So if you have to watch Dallas reruns, these 77 episodes are the ones to watch, but consider watching them on fast-forward with the subtitles turned on. You'll save lots of time.

Who shot me?



Facts and Figures

Reviews

Contactmusic.com: 2 / 5

Cast & Crew

Director: Barry Crane, Linda Day, Robert Day, Lawrence Dobkin, Dennis Donnelly, , Victor French, , , Harry Harris, Nick Havinga, Gunnar Hellström, Michael A. Hoey, Jerry Jameson, , Leonard Katzman, Alex March, Leslie H. Martinson, Russ Mayberry, Don McDougall, Vincent McEveety, Irving J. Moore, Michael Preece, Alexander Singer, , Dwight Adair

Producer: Leonard Katzman

Contactmusic


Links



Advertisement

New Movies

Manchester by the Sea Movie Review

Manchester by the Sea Movie Review

This may not be the cheeriest movie of the season, but it's so skilfully written,...

Live By Night Movie Review

Live By Night Movie Review

Ben Affleck launched his directing career 10 years ago with his film of Dennis Lehane's...

La La Land Movie Review

La La Land Movie Review

After storming awards season with Whiplash two years ago, writer-director Damien Chazelle returns with something...

Assassin's Creed Movie Review

Assassin's Creed Movie Review

Hopes were high that this film might finally crack the curse of movies based on...

Silence Movie Review

Silence Movie Review

Faith is a topic Martin Scorsese can't quite shake, courting controversy with complex films like...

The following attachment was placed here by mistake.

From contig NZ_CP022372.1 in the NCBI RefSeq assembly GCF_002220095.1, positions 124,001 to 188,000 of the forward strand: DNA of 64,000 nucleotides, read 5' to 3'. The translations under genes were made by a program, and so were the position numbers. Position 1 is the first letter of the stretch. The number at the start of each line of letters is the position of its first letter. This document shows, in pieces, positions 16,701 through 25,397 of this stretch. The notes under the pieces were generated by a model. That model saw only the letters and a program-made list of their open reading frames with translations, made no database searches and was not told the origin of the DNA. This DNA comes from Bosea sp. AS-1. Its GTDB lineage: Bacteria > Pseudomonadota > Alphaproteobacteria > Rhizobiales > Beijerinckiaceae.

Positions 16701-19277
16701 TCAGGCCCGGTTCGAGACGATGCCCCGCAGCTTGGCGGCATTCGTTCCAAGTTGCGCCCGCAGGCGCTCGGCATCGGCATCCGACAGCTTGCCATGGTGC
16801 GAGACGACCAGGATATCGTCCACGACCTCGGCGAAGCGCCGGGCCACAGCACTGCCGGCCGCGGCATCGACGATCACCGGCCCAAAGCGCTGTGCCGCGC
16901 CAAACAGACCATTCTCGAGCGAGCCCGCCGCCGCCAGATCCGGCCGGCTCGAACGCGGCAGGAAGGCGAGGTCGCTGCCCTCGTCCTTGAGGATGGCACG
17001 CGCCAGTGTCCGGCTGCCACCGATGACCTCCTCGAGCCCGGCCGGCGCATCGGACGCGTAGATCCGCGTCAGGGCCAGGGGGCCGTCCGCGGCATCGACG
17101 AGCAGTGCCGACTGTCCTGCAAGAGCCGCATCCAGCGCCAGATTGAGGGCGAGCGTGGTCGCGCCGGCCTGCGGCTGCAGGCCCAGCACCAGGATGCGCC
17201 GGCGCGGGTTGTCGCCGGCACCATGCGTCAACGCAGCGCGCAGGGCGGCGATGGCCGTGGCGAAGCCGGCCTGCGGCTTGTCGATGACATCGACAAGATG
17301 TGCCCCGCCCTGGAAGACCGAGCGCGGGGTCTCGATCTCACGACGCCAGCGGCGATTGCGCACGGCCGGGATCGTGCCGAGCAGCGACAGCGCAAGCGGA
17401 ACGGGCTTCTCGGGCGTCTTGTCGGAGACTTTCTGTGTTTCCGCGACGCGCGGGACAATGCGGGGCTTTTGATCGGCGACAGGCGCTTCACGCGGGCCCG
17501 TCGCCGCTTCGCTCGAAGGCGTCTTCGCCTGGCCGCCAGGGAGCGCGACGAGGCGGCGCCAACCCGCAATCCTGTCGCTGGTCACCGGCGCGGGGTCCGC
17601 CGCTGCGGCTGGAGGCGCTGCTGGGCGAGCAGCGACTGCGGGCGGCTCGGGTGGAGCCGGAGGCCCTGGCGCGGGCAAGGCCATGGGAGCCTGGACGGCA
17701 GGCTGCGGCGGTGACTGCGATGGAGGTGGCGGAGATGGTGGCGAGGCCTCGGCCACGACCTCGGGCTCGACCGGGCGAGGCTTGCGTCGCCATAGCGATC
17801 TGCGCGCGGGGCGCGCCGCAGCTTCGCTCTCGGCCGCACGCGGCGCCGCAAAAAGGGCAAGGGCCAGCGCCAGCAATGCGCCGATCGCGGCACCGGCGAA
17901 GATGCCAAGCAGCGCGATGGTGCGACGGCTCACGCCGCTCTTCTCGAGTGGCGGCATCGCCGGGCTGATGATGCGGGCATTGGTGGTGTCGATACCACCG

A Monster Calls Movie Review

A Monster Calls Movie Review

A difficult movie to market, this isn't actually the BFG-style fantasy adventure it looks like....

Monster Trucks Movie Review

Monster Trucks Movie Review

Word has it that a 4-year-old came up with the idea for this unapologetically silly...

Advertisement
Collateral Beauty Movie Review

Collateral Beauty Movie Review

Dramas exploring the nature of death and the true meaning of life are always in...

Paterson Movie Review

Paterson Movie Review

Unpredictable filmmaker Jim Jarmusch ricochets from his artful vampire movie Only Lovers Left Alive into...

I, Daniel Blake Movie Review

I, Daniel Blake Movie Review

At 80 years old, British filmmaker Ken Loach won his second Cannes Film Festival with...

Why Him? Movie Review

Why Him? Movie Review

Writer-director John Hamburg continues to recycle the formula that made his first hit Meet the...

Passengers Movie Review

Passengers Movie Review

Anchored by the almost ridiculously engaging Chris Pratt and Jennifer Lawrence, this sci-fi movie travels...

Neruda Movie Review

Neruda Movie Review

Clever Chilean director Pablo Larrain (who also directed Natalie Portman's Jackie) takes on the Nobel-winning...

The Eagle Huntress Movie Review

The Eagle Huntress Movie Review

Narrated by Daisy Ridley (The Force Awakens), this documentary is one of the most gripping...

Advertisement
Artists
Actors
    Filmmakers
      Artists
      Bands
        Musicians
          Artists
          Celebrities
             
              Artists
              Interviews
                musicians & bands in the news
                  actors & filmmakers in the news
                    celebrities in the news

                      Go Back in Time using our News archive to see what happened on a particular day in the past.